The signature sounds of a new baseball season echoed outside northern Japan's Kesennuma high school on a recent afternoon. Evacuees displaced by the March 11 tsunami in the Miyagi Prefecture gathered around a large truck equipped with a TV screen armed with thunder sticks and megaphones. Young men dressed in traditional, black high school uniforms led the crowd with orchestrated cheers, beating their drums.
The small crowd exuded the passion and enthusiasm that baseball-lovers have come to expect from the country's most rabid baseball fans – except, the fans were rooting for the Tohoku High School Team in quake-ravaged Sendai, not Sendai's professional Tohoku Rakuten Golden Eagles.
The professional baseball season has been delayed twice in Japan. This country's national pastime was forced to take a back seat to a national tragedy, despite initial pleas from the league to play on.
Japan's players, including stars who are now playing in America, have rallied to help the victims of the disaster.
Boston Red Sox pitcher Daisuke Matsuzaka donated $1 million to the Japanese Red Cross. Seattle Mariners' outfielder Ichiro Suzuki donated about $1.2 million to the Red Cross, as well. The Marines planned to dedicate the first six games to northern Japan's relief efforts.
The region's struggles are personal for Suzuki, whose former team the Orix Blue Wave inspired the city of Kobe by winning the Pacific League in 1995, the year another massive earthquake killed more than 6,000 people, and devastated the region.
In the aftermath of Japan's worst natural disaster, the powerful Central League – home to the dominant Yomiuri Giants, the Yankees of Japan – lobbied to open the season as scheduled. In exchange, the league offered to scrap night games in areas suffering from power shortages, and dim the lights in other night games.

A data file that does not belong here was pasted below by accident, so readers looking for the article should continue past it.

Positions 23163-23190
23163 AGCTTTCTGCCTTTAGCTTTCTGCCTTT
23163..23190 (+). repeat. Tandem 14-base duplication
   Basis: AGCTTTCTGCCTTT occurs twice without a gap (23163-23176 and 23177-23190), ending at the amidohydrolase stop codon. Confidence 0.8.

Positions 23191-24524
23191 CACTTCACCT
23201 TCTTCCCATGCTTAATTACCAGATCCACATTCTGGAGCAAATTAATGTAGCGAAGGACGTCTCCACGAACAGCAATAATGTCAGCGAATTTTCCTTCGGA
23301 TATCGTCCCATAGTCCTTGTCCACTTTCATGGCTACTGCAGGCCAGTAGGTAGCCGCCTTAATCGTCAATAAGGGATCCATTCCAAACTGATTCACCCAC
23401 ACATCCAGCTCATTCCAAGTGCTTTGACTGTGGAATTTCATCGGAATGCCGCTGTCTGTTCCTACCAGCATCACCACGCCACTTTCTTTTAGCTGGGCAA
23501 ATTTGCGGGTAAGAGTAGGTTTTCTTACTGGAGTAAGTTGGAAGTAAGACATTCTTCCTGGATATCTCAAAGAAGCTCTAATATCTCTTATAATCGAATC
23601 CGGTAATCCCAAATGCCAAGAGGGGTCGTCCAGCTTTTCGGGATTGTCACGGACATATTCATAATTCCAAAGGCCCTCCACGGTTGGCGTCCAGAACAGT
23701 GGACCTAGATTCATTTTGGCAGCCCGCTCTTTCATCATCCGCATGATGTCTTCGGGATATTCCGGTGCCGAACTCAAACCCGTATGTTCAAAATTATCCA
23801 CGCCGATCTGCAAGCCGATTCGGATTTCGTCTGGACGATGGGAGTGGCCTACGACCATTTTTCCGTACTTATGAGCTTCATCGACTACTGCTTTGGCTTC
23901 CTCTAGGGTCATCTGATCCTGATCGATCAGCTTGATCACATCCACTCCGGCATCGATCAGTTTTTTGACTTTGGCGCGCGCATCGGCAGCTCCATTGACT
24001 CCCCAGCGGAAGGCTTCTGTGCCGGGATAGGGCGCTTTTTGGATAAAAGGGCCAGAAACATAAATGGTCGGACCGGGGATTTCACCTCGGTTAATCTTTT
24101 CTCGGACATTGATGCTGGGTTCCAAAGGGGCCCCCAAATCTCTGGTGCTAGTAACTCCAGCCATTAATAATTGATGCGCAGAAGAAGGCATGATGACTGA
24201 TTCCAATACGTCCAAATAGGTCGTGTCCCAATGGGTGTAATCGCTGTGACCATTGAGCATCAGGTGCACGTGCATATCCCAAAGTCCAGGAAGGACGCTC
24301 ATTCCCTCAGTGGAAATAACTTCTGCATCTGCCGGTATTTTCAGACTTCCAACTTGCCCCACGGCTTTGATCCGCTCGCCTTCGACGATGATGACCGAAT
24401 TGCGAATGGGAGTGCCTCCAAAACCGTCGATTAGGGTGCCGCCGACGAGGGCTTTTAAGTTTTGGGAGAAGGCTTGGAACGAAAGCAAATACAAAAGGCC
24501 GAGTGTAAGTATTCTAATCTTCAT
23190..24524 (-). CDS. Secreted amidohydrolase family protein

That push to play was met with criticism and a boycott of the games especially after the rival Pacific League agreed to push back their opening day.
"I think the games can lift the spirits of victims who were hit hardest," said Giants fan Kiyoshi Yamada. "But we must be mindful those same people are crying and struggling every day."
The government pressured the Central League to reconsider. The league initially postponed the season start to March 29. Last week, the Central League caved in further, postponing the season to mid-April, in line with the Pacific league.
The debate over the start of professional baseball in Japan, has taken on an emotional tone, in a country known for its stoicism. Just like the New York Yankees after the Sept. 11, 2001 attacks, and the New Orleans Saints after Hurricane Katrina, the games are seen as a welcome distraction at a time of national struggle. Other baseball fans say it's naïve to think a sports game can uplift those who have lost everything.
"The evacuees can't be bothered with sports," said Motonori Mizuguchi. "The talk of sports inspiring in a time of need should be saved for next year. This isn't the appropriate time."
The Tohoku Rakuten Golden Eagles have become the face of sports in this disaster. The strong quake cracked walls and hallways at their stadium in Sendai. Tsunami waves flooded the team's offices and suites. Since the disasters hit, the players have spear headed fundraising efforts at train stations and community events to help displaced fans.